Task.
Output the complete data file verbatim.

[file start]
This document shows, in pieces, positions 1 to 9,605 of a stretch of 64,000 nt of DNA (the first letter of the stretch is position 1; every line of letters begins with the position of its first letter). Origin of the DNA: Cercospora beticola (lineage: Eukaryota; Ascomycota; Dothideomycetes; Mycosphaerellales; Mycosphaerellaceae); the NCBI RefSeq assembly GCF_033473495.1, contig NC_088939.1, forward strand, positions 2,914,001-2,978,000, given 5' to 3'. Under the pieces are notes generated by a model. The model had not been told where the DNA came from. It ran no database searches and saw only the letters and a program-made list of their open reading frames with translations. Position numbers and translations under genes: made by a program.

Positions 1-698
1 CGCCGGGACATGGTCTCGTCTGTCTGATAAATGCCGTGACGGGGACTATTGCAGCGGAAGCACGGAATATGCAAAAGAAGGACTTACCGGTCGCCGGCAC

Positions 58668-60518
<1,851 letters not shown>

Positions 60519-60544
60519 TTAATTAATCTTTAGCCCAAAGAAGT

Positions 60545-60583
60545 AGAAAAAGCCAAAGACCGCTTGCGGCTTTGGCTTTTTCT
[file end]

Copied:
This document shows, in pieces, positions 1 to 9,605 of a stretch of 64,000 nt of DNA (the first letter of the stretch is position 1; every line of letters begins with the position of its first letter). Origin of the DNA: Cercospora beticola (lineage: Eukaryota; Ascomycota; Dothideomycetes; Mycosphaerellales; Mycosphaerellaceae); the NCBI RefSeq assembly GCF_033473495.1, contig NC_088939.1, forward strand, positions 2,914,001-2,978,000, given 5' to 3'. Under the pieces are notes generated by a model. The model had not been told where the DNA came from. It ran no database searches and saw only the letters and a program-made list of their open reading frames with translations. Position numbers and translations under genes: made by a program.

Positions 1-698
1 CGCCGGGACATGGTCTCGTCTGTCTGATAAATGCCGTGACGGGGACTATTGCAGCGGAAGCACGGAATATGCAAAAGAAGGACTTACCGGTCGCCGGCAC

Positions 58668-60518
<1,851 letters not shown>

Positions 60519-60544
60519 TTAATTAATCTTTAGCCCAAAGAAGT

Positions 60545-60583
60545 AGAAAAAGCCAAAGACCGCTTGCGGCTTTGGCTTTTTCT